Description: 15-25.75 in. (38-65.7 cm) The smallest glass lizards in the region, mimic glass lizards are usually tan or brown, and can be found with or without pale and dark speckling. They have a dark brown or black mid-dorsal stripe. They also have three or four dark stripes or rows of spots above the lateral groove which are separated by pale stripes. The males are usually larger than the females. Mimic glass lizards are diurnal and males seem to be more active than females.
Feeding/Diet: They eat various arthropods including earthworms.
Habitat/Range: This species is found in the southeastern Coastal Plain. They are most common in pine flatwoods and open woodlands.
Reproduction: Little is known about the reproductive habits of this species.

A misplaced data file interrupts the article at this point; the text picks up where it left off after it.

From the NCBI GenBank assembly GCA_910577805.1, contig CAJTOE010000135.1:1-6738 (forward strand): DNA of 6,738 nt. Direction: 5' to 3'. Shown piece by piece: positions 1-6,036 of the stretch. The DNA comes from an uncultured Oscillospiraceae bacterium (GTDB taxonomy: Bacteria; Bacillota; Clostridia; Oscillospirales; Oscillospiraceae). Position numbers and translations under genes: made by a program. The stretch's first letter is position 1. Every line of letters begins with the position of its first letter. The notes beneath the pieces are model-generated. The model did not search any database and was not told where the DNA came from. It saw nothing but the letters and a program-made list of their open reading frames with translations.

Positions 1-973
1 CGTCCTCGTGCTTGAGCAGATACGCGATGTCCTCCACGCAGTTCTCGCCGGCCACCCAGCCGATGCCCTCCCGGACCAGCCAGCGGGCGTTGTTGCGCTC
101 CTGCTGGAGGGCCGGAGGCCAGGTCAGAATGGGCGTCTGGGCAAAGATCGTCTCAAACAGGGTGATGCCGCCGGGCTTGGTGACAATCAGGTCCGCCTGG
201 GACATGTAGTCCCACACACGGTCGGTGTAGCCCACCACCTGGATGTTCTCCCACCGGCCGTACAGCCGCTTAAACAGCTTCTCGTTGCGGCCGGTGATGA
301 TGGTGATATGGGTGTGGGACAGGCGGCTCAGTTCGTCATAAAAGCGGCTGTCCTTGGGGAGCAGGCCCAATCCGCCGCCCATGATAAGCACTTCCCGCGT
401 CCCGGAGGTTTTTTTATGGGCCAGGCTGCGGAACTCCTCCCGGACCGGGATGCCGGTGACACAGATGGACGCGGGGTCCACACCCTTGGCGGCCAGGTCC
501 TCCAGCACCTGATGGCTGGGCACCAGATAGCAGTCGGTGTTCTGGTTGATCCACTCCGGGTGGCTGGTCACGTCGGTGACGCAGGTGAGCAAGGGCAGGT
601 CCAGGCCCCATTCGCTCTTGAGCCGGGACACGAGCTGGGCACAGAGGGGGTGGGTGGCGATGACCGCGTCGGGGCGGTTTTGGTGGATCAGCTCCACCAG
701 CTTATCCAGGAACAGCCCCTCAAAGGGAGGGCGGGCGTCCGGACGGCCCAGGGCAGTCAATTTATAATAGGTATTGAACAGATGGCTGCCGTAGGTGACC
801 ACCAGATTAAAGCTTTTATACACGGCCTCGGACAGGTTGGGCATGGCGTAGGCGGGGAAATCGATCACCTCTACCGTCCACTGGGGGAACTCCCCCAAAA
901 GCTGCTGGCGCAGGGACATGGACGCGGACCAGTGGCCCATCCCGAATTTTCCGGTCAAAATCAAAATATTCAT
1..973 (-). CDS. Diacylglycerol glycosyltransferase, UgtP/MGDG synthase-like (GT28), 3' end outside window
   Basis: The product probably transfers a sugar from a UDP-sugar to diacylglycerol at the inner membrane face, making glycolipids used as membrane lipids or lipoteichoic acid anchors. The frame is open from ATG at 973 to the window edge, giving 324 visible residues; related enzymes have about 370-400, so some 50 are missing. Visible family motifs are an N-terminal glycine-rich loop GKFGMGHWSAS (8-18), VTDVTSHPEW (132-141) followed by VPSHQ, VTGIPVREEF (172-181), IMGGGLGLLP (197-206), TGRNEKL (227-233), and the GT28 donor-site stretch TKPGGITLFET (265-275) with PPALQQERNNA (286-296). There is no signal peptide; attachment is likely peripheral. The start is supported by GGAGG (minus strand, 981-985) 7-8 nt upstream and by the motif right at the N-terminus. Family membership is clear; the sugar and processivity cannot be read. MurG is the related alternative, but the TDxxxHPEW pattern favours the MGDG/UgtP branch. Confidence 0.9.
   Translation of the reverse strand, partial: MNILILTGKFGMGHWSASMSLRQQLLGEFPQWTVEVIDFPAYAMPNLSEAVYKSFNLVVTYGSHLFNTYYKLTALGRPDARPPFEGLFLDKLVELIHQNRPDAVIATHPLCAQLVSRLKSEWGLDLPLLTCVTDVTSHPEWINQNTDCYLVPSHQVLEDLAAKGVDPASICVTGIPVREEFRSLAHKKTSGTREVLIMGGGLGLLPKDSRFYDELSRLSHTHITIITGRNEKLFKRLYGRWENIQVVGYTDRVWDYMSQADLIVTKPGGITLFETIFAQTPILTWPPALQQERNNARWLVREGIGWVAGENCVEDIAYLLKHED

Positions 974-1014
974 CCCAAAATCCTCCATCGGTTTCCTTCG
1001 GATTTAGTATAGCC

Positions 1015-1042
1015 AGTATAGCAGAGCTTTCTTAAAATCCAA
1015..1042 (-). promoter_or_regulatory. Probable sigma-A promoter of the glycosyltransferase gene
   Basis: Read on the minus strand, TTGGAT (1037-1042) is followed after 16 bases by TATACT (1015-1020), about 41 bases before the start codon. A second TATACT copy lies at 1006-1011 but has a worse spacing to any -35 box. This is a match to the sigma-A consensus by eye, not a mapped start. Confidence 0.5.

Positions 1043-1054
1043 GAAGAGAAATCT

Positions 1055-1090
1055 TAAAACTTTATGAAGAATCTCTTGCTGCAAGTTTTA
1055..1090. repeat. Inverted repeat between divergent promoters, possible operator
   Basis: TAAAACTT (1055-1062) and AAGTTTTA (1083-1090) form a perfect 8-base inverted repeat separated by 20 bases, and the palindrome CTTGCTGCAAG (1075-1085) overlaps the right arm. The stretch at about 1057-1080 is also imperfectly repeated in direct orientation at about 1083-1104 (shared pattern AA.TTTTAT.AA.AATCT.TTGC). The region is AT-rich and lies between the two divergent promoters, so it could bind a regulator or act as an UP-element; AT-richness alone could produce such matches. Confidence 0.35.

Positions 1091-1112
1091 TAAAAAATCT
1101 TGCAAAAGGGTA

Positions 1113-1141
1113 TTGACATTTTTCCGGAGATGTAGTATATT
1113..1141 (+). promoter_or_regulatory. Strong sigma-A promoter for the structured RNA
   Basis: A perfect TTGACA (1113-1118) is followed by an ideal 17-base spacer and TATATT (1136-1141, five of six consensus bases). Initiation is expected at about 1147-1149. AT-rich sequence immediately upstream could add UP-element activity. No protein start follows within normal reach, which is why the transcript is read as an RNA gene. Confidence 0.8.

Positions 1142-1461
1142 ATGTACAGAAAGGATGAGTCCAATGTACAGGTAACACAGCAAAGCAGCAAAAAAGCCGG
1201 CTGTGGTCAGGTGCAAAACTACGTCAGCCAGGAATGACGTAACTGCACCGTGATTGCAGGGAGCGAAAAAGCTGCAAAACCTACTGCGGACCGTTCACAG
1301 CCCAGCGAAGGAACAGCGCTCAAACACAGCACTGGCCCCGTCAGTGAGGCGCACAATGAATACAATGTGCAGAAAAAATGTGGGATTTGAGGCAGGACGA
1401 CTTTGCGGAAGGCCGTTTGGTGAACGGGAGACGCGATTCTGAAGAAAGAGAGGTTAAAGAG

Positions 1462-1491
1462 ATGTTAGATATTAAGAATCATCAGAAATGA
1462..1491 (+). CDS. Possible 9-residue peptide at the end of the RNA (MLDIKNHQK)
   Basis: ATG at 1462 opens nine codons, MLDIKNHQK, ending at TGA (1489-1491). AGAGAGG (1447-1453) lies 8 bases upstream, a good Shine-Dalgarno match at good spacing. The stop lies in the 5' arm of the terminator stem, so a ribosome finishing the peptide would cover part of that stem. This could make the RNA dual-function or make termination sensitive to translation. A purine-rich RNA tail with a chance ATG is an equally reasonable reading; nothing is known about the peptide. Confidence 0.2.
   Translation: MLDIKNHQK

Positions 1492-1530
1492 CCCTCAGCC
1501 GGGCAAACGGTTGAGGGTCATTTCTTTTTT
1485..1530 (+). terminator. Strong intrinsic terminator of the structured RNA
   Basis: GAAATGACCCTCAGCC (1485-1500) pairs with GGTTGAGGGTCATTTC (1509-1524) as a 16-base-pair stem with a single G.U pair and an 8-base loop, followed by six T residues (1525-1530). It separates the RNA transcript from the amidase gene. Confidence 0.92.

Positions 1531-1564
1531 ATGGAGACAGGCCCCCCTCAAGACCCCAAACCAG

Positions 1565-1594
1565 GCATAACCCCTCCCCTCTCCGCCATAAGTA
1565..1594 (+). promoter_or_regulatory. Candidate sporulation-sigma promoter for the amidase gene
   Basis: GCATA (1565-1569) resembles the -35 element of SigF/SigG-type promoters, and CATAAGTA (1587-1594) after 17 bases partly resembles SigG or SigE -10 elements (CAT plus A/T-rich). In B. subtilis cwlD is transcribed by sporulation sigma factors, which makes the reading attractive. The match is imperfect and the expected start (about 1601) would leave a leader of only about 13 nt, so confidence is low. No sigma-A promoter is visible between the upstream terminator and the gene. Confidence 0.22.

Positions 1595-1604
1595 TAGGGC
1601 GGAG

Miscellaneous: The mimic glass lizard is a legless lizard and is often mistaken for a snake. However, unlike snakes, mimic glass lizards have movable eyelids and external ear openings. The mimic glass lizard gets its name from its similarity to other glass lizard species, such as the slender glass lizard. Like other glass lizards, a mimic glass lizard may break off its tail if restrained. This propensity to “shatter” is the origin of the name glass lizard, and adults with perfect tails are rare. Once detached, tail fragments continue to writhe for several minutes, distracting predators and allowing the lizard to escape. The tail later regrows.